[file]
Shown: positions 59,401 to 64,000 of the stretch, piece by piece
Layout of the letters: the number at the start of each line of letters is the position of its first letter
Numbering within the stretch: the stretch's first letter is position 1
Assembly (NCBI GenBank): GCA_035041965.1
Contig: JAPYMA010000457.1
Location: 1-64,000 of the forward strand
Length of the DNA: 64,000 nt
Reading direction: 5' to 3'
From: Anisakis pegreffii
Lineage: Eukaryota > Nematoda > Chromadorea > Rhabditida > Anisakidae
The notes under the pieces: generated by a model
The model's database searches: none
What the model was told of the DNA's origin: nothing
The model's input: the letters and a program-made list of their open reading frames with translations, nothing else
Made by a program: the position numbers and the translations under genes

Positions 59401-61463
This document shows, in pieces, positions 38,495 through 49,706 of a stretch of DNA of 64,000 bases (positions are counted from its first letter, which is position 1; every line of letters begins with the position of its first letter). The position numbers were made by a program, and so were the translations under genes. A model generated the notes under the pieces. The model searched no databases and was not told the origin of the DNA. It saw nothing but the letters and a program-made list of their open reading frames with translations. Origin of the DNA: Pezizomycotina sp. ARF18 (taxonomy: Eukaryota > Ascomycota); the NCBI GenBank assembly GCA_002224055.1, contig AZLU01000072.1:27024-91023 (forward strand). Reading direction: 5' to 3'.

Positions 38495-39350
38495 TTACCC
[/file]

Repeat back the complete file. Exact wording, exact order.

Shown: positions 59,401 to 64,000 of the stretch, piece by piece
Layout of the letters: the number at the start of each line of letters is the position of its first letter
Numbering within the stretch: the stretch's first letter is position 1
Assembly (NCBI GenBank): GCA_035041965.1
Contig: JAPYMA010000457.1
Location: 1-64,000 of the forward strand
Length of the DNA: 64,000 nt
Reading direction: 5' to 3'
From: Anisakis pegreffii
Lineage: Eukaryota > Nematoda > Chromadorea > Rhabditida > Anisakidae
The notes under the pieces: generated by a model
The model's database searches: none
What the model was told of the DNA's origin: nothing
The model's input: the letters and a program-made list of their open reading frames with translations, nothing else
Made by a program: the position numbers and the translations under genes

Positions 59401-61463
This document shows, in pieces, positions 38,495 through 49,706 of a stretch of DNA of 64,000 bases (positions are counted from its first letter, which is position 1; every line of letters begins with the position of its first letter). The position numbers were made by a program, and so were the translations under genes. A model generated the notes under the pieces. The model searched no databases and was not told the origin of the DNA. It saw nothing but the letters and a program-made list of their open reading frames with translations. Origin of the DNA: Pezizomycotina sp. ARF18 (taxonomy: Eukaryota > Ascomycota); the NCBI GenBank assembly GCA_002224055.1, contig AZLU01000072.1:27024-91023 (forward strand). Reading direction: 5' to 3'.

Positions 38495-39350
38495 TTACCC